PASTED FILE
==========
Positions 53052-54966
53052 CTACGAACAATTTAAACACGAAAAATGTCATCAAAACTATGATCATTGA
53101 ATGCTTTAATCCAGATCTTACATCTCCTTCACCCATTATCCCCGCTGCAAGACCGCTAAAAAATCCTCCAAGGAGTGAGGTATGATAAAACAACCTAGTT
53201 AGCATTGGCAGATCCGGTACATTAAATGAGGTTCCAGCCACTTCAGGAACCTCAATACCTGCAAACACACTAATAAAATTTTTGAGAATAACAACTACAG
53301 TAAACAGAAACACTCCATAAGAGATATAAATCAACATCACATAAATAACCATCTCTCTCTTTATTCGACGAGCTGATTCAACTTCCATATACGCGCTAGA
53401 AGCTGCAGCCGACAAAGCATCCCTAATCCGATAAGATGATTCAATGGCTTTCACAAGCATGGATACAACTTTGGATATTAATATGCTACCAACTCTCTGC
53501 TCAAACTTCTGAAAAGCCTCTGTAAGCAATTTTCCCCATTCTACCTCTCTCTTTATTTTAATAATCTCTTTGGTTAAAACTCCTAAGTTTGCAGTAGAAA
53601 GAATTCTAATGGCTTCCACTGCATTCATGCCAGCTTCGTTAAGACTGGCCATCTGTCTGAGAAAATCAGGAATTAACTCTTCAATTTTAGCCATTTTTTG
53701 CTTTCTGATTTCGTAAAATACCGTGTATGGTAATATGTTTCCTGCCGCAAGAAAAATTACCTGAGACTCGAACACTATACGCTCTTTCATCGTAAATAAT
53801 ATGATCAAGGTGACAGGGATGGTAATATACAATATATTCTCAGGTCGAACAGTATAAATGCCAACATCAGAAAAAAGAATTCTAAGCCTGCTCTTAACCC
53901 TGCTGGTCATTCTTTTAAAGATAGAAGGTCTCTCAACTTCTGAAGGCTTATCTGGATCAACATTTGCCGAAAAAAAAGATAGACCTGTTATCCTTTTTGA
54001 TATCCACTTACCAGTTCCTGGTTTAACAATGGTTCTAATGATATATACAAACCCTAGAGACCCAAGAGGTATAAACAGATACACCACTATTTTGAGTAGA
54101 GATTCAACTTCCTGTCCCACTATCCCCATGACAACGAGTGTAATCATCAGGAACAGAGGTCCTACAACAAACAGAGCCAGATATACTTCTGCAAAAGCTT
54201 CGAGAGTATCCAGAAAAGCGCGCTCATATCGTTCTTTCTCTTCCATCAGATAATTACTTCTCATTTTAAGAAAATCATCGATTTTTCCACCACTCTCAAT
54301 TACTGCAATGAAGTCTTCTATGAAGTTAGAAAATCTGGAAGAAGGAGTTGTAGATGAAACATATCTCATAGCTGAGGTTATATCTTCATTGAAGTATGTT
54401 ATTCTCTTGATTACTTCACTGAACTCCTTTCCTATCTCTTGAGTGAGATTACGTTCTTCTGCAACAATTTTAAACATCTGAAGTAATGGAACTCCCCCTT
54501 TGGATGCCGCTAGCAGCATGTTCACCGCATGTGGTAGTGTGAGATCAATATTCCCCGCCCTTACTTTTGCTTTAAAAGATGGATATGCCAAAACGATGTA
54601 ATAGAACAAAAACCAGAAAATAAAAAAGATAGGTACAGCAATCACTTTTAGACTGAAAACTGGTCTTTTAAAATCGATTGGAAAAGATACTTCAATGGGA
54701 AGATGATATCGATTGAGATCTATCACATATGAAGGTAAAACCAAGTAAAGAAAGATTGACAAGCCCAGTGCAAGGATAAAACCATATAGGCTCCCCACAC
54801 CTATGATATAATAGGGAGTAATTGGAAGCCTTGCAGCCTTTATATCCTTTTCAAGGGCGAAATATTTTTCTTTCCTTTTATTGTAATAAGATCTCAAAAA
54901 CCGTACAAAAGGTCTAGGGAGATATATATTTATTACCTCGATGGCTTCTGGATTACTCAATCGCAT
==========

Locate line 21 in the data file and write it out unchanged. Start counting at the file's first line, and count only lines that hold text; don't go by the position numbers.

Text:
54901 CCGTACAAAAGGTCTAGGGAGATATATATTTATTACCTCGATGGCTTCTGGATTACTCAATCGCAT